The Bombers must surely aim to at least win a final in 2018. Yet by no means are their structural weaknesses completely cured by the latest influx of talent.

Essendon still has midfield issues, specifically a lack of the necessary grunt to deliver a flag. There’s a dearth of tough inside midfielders, underlined by their bottom half of the table ranking for both contested ball and clearance last season, and which the retirement of Jobe Watson may potentially only exacerbate.

Essendon has a very solid spine, and its recruits add some tricks, but the crushing elimination final loss to Sydney highlighted that an attacking game style still needs to be complemented by a stronger focus on winning contested ball.

Like plenty of rivals, though, the Bombers may take heart from the examples of the last two premiers, the Western Bulldogs and Richmond, who proved if anything that a team doesn’t have to be faultless in order to achieve success.

In fact, there were some striking similarities between Essendon and Richmond heading into the 2017 season. Both were former powerhouse clubs, who were unable to turn numerous finals appearances into success. Both had fervent support bases which stayed loyal through tough times.

But this year, the Tigers pulled it all together and broke their finals hoodoo. Perhaps Smith, Saad and Stringer can be the savvy pick-ups that propel success, much like Dion Prestia, Toby Nankervis and Josh Caddy proved to be this year.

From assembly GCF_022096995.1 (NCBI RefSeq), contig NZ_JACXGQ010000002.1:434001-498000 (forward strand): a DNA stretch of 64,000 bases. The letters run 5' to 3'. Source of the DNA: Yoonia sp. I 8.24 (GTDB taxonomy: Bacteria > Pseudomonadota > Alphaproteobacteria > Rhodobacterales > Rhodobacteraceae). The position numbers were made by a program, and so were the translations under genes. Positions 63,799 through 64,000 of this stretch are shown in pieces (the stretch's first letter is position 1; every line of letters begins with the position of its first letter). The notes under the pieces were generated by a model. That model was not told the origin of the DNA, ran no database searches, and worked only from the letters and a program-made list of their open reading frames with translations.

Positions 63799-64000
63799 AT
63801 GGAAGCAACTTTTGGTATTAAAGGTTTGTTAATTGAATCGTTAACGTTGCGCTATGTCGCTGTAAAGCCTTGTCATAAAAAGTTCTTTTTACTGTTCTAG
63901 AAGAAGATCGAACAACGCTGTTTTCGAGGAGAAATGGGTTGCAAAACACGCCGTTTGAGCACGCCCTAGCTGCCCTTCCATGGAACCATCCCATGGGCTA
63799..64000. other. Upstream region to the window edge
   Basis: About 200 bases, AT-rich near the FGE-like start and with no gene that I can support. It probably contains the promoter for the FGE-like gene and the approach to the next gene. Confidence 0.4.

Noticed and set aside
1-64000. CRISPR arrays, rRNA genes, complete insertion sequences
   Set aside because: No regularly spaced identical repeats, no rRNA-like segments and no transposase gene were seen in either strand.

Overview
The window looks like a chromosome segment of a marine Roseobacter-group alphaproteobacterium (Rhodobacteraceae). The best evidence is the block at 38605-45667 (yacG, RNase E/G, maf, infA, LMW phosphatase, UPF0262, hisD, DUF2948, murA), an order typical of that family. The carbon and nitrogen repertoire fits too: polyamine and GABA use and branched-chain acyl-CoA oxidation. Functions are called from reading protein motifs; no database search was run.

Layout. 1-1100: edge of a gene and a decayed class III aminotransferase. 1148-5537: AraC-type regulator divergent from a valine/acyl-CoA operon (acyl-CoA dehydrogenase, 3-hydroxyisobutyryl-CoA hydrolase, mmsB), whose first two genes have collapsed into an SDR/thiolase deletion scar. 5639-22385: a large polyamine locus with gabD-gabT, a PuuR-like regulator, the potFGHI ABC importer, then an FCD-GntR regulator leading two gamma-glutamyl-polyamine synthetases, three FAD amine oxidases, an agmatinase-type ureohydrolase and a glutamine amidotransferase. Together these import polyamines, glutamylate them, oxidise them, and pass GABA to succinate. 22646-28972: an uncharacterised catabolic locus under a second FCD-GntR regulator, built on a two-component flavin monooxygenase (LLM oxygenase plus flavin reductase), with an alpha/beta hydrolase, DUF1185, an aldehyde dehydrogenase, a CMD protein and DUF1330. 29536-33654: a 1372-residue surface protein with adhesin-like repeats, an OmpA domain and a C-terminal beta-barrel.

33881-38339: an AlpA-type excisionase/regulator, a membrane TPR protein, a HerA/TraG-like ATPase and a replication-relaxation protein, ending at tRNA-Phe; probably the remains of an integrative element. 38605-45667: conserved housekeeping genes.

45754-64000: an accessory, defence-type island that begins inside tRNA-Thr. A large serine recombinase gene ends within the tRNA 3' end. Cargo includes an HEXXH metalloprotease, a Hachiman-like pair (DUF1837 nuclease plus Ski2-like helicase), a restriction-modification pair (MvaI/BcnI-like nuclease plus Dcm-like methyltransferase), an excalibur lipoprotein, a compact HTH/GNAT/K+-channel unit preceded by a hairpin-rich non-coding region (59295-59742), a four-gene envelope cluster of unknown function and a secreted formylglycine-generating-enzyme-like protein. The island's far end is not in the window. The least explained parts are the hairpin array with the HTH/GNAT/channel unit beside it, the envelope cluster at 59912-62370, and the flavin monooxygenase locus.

The first step in the process, however, is to not celebrate just making finals, but only winning them. While the temptation for fans of a club which hasn’t known better for so long is to be content with the achievements of 2017, given the extraordinary circumstances of the Bombers 2016 wooden spoon, is last to eighth really that big a deal?

Essendon in 2018 must deliver tangible rewards, rise above its middle-of-the-road status and prove it can again be a powerhouse again.

Richmond has shown it can be done. And were the Bombers to engineer a similar result, given both the size of their supporter base and the frustrations now lingering for close to two decades, the ensuing celebrations would give even the Tiger Army this year a run for their money.

4 Comments
  1. Give it a break rohan essendon has been through hell for 5 of those years and before that we were looking good . I think we are exactly were most bomber supporters are happy to be , and very proud of our club .

  2. Agreed Ro. I reckon the supplements saga has masked a poor era of the club. We’d be screaming from the rooftops if it hadn’t have happened and we’d stayed just as poor.

    Part of me wonders how we would have gone keeping Ryder, Hibberd, Carlisle, Crameri and to a lesser extent Monfries and Melksham. A powerful forward line there.

  3. Rohan Connolly

    Terry, read the byline mate, Luke Michael wrote the piece, not me. But for what it’s worth, I agree with him.

  4. Agreed. I’m not happy Terry. I’m a proud third generation Essendon supporter but I refuse to accept the “It’s been a tough five years” line. We made ground this year and won admirers, then we went two steps back in an embarrassing performance against Sydney. They won’t win it next year but a finals win is a minimum requirement. It might take some hard critique from Worsfold though, as I thought his response after embarrassing losses last year was verging on weak. Go Bombers.